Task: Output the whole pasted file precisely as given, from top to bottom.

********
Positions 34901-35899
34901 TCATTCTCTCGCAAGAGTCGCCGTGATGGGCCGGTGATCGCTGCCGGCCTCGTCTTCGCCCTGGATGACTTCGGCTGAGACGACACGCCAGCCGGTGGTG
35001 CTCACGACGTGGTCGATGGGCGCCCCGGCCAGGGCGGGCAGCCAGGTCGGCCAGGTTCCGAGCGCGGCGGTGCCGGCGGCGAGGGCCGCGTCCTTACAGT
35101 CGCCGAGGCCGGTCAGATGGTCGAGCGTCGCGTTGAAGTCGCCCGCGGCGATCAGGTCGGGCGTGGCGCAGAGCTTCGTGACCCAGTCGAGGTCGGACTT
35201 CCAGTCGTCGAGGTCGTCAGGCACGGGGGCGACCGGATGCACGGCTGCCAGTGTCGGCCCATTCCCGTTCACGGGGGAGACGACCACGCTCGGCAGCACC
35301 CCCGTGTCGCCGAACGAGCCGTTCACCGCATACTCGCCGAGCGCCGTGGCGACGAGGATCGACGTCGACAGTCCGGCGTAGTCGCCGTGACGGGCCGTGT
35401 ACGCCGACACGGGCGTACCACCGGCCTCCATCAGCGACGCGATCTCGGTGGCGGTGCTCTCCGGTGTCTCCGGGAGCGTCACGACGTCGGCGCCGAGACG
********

Positions 34901-35899
34901 TCATTCTCTCGCAAGAGTCGCCGTGATGGGCCGGTGATCGCTGCCGGCCTCGTCTTCGCCCTGGATGACTTCGGCTGAGACGACACGCCAGCCGGTGGTG
35001 CTCACGACGTGGTCGATGGGCGCCCCGGCCAGGGCGGGCAGCCAGGTCGGCCAGGTTCCGAGCGCGGCGGTGCCGGCGGCGAGGGCCGCGTCCTTACAGT
35101 CGCCGAGGCCGGTCAGATGGTCGAGCGTCGCGTTGAAGTCGCCCGCGGCGATCAGGTCGGGCGTGGCGCAGAGCTTCGTGACCCAGTCGAGGTCGGACTT
35201 CCAGTCGTCGAGGTCGTCAGGCACGGGGGCGACCGGATGCACGGCTGCCAGTGTCGGCCCATTCCCGTTCACGGGGGAGACGACCACGCTCGGCAGCACC
35301 CCCGTGTCGCCGAACGAGCCGTTCACCGCATACTCGCCGAGCGCCGTGGCGACGAGGATCGACGTCGACAGTCCGGCGTAGTCGCCGTGACGGGCCGTGT
35401 ACGCCGACACGGGCGTACCACCGGCCTCCATCAGCGACGCGATCTCGGTGGCGGTGCTCTCCGGTGTCTCCGGGAGCGTCACGACGTCGGCGCCGAGACG